Spain was clearly sinned against, but there was also a sense that its players didn't help themselves. The Spanish press severely criticized Webb for his liberal approach to Spain's loss to Switzerland in its opening game, and again in the build-up to the final, and there was a sense that Spain almost expected to be kicked out of its stride. Even minor infractions in the early moments provoked howls of Spanish pain, as though its players were determined to draw the referee's attention to the physicality they expected.
And while Spain may claim it was provoked, the most cynical foul of the night was Joan Capdevila's on Robin van Persie as he broke down the right in the second half. Carles Puyol, meanwhile, flirted with a red card for a professional foul as he momentarily wrapped an arm around Arjen Robben's waist. That was the second opportunity Robben had on the break, his pace as he swooped in from the right causing problems for the Spanish center backs.
As Spain lost the control that it so craves, chances came at both ends. The game, though, edged Spain's way with the arrival of Jesus Navas for Pedro in the 60th minute. The Sevilla forward is a more natural wide man, a touch-line hugger rather than a player looking to cut inside as Pedro does, and that gave Spain width, helping spread the play out of the central area where the Dutch were able to spoil. Navas' pace so troubled van Bronckhorst that he had to be replaced by Edson Braafheid. That perhaps stanched his delivery, but the effect of stretching the effective playing area was still significant.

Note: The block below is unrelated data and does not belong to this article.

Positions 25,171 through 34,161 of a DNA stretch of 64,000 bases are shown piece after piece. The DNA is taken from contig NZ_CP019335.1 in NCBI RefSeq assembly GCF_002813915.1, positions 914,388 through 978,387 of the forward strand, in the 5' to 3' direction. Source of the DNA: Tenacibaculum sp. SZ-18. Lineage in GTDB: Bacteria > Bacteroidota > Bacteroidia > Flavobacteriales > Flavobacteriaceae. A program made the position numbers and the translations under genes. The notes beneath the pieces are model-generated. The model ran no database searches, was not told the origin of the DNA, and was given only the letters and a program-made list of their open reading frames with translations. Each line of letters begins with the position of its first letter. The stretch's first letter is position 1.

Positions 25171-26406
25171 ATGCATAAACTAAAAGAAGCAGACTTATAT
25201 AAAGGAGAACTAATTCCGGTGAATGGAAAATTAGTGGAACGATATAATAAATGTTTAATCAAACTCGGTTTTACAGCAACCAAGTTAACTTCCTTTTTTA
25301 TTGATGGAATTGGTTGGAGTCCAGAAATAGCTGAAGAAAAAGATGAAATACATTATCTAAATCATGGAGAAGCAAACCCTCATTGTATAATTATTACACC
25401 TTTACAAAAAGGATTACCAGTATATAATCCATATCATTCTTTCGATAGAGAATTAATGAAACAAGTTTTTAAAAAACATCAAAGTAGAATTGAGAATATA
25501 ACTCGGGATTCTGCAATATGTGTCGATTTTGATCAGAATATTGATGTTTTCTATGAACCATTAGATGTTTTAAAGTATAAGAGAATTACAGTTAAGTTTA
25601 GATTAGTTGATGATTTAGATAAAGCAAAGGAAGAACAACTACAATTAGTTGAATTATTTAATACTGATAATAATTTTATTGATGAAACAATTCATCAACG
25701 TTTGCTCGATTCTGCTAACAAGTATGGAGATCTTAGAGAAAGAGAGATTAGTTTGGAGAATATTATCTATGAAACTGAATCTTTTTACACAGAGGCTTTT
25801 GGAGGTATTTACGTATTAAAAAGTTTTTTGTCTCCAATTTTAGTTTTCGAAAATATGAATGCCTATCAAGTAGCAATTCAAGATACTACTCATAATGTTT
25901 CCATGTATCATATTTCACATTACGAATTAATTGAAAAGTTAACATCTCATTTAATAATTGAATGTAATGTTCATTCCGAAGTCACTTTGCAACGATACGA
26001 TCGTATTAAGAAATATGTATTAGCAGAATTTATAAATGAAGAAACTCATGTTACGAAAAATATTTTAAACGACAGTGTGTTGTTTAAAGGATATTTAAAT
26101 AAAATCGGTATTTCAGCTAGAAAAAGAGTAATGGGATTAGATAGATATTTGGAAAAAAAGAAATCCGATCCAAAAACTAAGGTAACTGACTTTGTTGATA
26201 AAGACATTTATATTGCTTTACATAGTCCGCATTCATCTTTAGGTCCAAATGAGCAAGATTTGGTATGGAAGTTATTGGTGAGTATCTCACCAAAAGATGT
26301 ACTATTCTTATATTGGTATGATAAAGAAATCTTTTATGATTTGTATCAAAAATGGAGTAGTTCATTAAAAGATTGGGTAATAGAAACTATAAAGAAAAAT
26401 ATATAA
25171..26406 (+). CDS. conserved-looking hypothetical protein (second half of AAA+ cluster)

Notably in extra time, every significant opportunity fell Spain's way as the Dutch, like Germany, Paraguay and Portugal before them, were eventually worn down. The arrival of Cesc Fabregas in place of Xabi Alonso in the 87th minute perhaps signaled a slight change of approach, a preference for midfield drive over passing. Fabregas, running onto a pass from the magnificent Iniesta, could have won the game but was denied by the feet of Stekelenburg, just as Robben had earlier been denied by the feet of Iker Casillas. Then Fabregas laid in Iniesta, who was closed down by van Bommel (who, when he isn't kicking things, is a fine, fine player). Navas then had a shot deflected narrowly wide.
The pressure was telling, punctuated with the dismissal of Heitinga for a cynical tug on Iniesta in the 109th minute. Van Bommel dropped into the back four, but with De Jong having gone off for Rafael van der Vaart, that left the Netherlands without a midfield holder. Would a true defensive midfielder have been able to prevent the surge that led to Iniesta's game-winner in the 116th minute? It's hard to say, but it was a half-clearance from a surge through the middle that led to the ball reaching Fernando Torres, who had come on for David Villa. He floated in a ball from the left, and it was van der Vaart, in an unfamiliar deep role, who fluffed his clearance, allowing Fabregas to turn the ball around the corner for Iniesta to lash in.
It was an ugly winner after an ugly game, but Spain was a deserved winner, aesthetically and morally.
Jonathan Wilson is the author of Inverting the Pyramid; Behind the Curtain; Sunderland: A Club Transformed; and The Anatomy of England.